Mustard is a versatile cruciferous vegetable which belong to the Brassica family just like broccoli and cabbage. Native to the temperate areas of Europe, it was amongst the earliest grown crops in the region. From about thousands of years, mustard plant has been quite popularly cultivated in North Africa, Asia and Europe more like an herb was even popular amongst the ancient Greeks and Romans. It has been esteemed as a multi-specialty crop in North America since decades with the major production happening in California and Montana until 1950 and about a decade later in the Upper Midwest regions. Presently it is grown in over 21 countries with major production happening in EU-27, Nepal, Canada, Ukraine and India. Attributing to its flavor and therapeutic nature, usage of mustard is quite popular all around the globe with approx. 700 lbs getting consumed annually.
It is a multitalented botanical with many different varieties. Three variants out of these varieties namely white mustard (Brassica alba,) black mustard (Brassica nigra), and brown mustard (Brassica juncea) have gained more popularity over the others and are commercially grown and used for their young flower stalks, leaves and seeds. White mustard or sometimes referred as yellow mustard has a milder taste and is normally used in the preparation of the famous American yellow mustard condiment. Black mustard is popular for its strong aroma and flavor while, brown mustard which is also used to prepare Dijon mustard offers a sharp pungent taste.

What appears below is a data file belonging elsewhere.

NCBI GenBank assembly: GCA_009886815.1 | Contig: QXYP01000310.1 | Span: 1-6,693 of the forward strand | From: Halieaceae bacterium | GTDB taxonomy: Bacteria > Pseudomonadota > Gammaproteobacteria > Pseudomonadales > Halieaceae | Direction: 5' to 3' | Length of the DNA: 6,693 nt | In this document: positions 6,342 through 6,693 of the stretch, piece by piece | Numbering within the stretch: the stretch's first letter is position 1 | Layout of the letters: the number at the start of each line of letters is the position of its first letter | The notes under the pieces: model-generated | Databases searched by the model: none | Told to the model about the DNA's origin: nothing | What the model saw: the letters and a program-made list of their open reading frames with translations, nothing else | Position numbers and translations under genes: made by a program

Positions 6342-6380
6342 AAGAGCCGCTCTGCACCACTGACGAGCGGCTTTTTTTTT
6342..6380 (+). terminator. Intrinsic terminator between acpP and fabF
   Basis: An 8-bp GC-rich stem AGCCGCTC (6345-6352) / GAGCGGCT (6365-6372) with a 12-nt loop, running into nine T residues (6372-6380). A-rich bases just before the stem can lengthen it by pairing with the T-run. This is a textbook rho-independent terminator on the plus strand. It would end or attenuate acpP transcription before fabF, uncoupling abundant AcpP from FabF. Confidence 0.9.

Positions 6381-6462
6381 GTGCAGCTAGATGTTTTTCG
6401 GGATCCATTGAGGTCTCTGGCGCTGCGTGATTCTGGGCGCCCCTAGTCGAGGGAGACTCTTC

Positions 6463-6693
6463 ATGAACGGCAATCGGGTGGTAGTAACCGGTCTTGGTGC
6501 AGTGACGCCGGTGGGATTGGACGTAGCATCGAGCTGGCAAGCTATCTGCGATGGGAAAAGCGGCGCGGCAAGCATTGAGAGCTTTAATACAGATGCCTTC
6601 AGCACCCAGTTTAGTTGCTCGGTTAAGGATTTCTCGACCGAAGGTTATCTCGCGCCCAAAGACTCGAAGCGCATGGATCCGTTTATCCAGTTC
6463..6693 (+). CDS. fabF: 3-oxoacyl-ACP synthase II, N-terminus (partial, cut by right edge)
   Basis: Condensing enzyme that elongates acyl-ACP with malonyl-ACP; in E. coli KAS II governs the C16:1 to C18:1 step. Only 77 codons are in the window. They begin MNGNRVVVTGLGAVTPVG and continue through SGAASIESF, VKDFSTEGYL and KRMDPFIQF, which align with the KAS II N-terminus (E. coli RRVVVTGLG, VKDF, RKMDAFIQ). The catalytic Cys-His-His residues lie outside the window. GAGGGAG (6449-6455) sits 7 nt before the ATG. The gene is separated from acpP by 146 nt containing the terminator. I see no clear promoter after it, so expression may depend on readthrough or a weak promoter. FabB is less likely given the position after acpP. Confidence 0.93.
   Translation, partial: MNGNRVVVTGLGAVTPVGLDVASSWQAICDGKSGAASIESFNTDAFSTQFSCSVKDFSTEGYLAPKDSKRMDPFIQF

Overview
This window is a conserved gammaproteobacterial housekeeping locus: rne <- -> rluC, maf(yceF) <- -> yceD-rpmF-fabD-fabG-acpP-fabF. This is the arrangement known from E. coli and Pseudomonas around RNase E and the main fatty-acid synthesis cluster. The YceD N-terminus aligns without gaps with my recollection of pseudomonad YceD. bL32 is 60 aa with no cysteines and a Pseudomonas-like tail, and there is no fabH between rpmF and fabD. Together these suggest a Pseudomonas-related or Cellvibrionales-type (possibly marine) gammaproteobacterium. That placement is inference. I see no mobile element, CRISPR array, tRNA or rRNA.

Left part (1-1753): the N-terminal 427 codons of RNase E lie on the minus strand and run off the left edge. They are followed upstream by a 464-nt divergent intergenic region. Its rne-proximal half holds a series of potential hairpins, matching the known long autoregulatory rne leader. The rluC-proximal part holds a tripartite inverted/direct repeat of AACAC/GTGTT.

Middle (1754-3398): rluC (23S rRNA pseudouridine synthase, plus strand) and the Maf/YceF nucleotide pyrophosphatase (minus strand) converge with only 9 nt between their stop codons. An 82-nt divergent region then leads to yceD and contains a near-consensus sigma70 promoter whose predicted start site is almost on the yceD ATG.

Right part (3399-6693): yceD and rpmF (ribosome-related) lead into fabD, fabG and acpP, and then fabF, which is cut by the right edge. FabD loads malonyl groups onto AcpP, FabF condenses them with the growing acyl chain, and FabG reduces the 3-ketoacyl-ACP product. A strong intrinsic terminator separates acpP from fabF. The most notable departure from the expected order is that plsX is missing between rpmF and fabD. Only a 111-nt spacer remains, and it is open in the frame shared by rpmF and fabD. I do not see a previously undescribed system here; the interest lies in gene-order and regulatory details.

Health benefits of mustard include relief from muscular pains, psoriasis, ringworm, contact dermatitis and respiratory disorders. Since earlier times, different parts of mustard plant have been proven beneficial in cancer, diabetes, and detoxification of the body. It has poison repelling qualities, exerts therapeutic effects on the nerves and helps maintain cardiac health. It promotes healthy skin and hair, lowers cholesterol and is a wonderful botanical for women during menopause.